Belleville 950 En Route To Afghanistan

U.S. Marines, Afghan National Army soldiers, and U.S. Army soldiers walk down the mountains over the Depak Valley, Afghanistan. UPI/Teddy Wade/U.S. Army

Along with the new bullet-stopping helmet, U.S. Army troops in Afghanistan will be receiving new boots in the coming months.

After two years of a multi-phase competition, the U.S. Army has selected the Belleville 950 combat mountain hiker, according to a recent article published byThe Tennessean. Providing better grip and fit, the Belleville 950 accommodates the footwear needs of soldiers carrying combat loads across the mountainous Afghan terrain.

Picture from Kit Up! website.

The Belleville 950’s outsole is composed of Vibram bifida. It is 20 percent thicker than similarly designed boots, which increases traction when navigating the rugged landscape. Made from nubuck leather, the boot is smooth and water resistant. Although the boots are ideal for hiking and traversing uneven terrain, they are not ideal for full-time use reported the Strategy Page.

Set to deliver 25,000 pairs, Belleville will be dispersing the boots over the next four months. Due to the pressing need for the footwear, they will not be available to the public until later this year. For nearly a decade, the military’s stance on combat boots has evolved. Assimilating characteristics of hikers, they have adapted a new form of combat boot that is more comfortable and durable than the previous generations.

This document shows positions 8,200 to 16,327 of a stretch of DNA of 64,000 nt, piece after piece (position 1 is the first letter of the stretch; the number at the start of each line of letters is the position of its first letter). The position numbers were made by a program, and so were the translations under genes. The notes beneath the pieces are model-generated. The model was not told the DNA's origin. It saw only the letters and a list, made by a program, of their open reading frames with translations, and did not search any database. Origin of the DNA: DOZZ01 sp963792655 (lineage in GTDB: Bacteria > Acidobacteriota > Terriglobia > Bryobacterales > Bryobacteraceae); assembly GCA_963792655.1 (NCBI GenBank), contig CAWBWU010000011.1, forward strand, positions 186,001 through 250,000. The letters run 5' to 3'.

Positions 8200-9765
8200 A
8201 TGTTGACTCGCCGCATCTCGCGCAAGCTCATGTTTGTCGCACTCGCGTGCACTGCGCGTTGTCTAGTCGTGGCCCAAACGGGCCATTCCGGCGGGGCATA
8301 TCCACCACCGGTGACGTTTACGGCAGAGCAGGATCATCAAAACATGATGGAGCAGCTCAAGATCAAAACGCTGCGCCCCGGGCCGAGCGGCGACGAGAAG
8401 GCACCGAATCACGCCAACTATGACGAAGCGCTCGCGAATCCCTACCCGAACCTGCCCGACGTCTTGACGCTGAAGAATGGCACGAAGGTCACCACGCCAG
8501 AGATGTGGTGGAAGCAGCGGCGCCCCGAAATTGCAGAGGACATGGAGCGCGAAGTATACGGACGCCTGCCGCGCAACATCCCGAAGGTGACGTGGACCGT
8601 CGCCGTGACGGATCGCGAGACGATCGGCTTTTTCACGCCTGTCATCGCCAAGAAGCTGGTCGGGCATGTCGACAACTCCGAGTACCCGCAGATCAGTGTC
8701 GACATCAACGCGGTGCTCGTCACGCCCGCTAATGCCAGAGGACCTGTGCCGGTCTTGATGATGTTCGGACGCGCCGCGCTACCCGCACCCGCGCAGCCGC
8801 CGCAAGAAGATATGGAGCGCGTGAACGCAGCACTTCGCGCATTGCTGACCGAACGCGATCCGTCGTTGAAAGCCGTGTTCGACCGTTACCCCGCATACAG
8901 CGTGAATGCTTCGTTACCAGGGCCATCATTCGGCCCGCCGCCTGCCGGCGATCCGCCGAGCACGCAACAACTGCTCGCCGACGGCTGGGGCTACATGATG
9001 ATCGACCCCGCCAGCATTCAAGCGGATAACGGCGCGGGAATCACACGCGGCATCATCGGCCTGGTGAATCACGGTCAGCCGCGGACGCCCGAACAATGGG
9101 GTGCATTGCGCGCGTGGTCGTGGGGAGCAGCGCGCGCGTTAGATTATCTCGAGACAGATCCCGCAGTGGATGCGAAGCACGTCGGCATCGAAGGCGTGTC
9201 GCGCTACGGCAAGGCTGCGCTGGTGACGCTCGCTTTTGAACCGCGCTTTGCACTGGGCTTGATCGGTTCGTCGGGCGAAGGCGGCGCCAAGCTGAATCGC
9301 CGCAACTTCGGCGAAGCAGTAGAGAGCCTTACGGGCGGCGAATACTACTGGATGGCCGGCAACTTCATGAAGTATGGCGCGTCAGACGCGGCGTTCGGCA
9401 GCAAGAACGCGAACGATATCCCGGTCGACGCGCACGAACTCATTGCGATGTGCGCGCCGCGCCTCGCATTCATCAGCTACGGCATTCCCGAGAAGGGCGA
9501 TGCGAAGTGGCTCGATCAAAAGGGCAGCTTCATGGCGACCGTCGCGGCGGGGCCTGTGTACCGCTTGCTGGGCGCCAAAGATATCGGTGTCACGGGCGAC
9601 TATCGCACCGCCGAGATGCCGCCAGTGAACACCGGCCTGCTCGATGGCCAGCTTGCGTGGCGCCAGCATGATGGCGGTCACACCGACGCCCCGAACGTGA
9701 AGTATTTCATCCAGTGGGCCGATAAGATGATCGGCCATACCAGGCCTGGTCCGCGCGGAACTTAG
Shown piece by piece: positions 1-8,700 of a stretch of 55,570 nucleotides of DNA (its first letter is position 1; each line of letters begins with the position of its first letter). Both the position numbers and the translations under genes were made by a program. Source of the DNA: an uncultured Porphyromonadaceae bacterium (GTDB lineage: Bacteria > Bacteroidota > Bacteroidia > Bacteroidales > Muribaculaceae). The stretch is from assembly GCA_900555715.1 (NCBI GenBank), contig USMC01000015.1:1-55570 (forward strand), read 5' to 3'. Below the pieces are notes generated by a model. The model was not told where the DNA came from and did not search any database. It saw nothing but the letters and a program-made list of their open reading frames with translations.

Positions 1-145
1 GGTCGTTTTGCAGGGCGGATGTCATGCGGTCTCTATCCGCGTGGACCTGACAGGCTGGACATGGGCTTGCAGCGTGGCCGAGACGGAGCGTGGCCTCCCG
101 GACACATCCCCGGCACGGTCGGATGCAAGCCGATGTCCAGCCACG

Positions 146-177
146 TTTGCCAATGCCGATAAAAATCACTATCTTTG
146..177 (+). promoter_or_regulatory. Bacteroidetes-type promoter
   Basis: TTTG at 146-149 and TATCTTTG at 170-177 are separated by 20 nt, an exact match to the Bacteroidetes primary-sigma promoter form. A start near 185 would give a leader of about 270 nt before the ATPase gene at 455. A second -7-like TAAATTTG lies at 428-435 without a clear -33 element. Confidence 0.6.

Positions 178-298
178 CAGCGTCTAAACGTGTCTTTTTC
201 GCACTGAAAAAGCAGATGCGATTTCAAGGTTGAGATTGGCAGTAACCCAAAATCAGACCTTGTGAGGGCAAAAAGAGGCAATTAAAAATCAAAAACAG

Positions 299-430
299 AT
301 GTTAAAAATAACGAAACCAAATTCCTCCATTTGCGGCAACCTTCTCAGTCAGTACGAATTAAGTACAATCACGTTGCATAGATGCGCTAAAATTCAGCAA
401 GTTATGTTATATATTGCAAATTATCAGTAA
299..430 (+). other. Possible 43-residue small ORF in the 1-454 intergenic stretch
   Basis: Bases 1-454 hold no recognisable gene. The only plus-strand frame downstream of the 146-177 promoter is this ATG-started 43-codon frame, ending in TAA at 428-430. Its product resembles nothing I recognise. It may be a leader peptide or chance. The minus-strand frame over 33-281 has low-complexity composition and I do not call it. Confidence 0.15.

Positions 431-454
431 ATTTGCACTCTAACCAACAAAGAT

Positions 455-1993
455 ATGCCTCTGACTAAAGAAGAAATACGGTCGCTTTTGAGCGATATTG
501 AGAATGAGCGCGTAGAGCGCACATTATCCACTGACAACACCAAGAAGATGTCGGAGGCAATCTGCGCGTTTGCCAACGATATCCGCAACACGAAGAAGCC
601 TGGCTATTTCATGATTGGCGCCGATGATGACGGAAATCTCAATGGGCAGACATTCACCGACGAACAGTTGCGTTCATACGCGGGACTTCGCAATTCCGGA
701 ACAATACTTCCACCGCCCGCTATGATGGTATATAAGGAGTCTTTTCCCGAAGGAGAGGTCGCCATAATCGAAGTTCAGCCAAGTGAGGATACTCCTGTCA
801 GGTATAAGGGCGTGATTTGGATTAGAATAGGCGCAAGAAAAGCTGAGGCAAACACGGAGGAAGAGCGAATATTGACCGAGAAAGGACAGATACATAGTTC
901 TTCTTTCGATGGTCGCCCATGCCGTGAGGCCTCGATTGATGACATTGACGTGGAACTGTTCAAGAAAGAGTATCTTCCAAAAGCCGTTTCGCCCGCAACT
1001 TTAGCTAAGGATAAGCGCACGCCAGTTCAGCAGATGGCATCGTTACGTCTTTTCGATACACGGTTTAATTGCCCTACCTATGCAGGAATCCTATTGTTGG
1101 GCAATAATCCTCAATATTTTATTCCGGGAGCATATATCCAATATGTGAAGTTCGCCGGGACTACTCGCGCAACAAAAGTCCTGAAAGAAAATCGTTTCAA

The Army Times explained that the boots will be transitioning from mountain brown to the new olive green this spring.

One Comment on “Belleville 950 En Route To Afghanistan

  1. Was issued two pairs of these via RFI for a trip to Afghanistan. They are worthless. The boot is so thick, you cannot feel your toe to get an idea where your toe is in relation to the end of the boot (sizing). The soles are so thick, they will not break in. The sole bends up at the toe and heel so far, I cannot get either heel or toe to make contact with the ground when I walk unless I over-exaggerate when I walk. Also, the nifty little locking mechanism on the laces is the worst idea I’ve seen in eight years of service. The lock the laces to the point that you have to go to the bottom line of laces and tighten each one individually, then hold the laces as tight as possible, try to lock the laces when keeping them taught and hope that this process works. In short, when you need to put these things on in a hurry, you can’t. Also, you cannot tighten the laces to the point of keeping the laces tight from bottom to top. What does this mean? Blisters. Enjoy your blisters. Instead of wasting my taxpayer dollars, the Army should just give you a $200 allotment before deployment for you to use towards boots. If it is over $200, that is your issue. If under, pocket it. If you decide to not purchase boots, tough.

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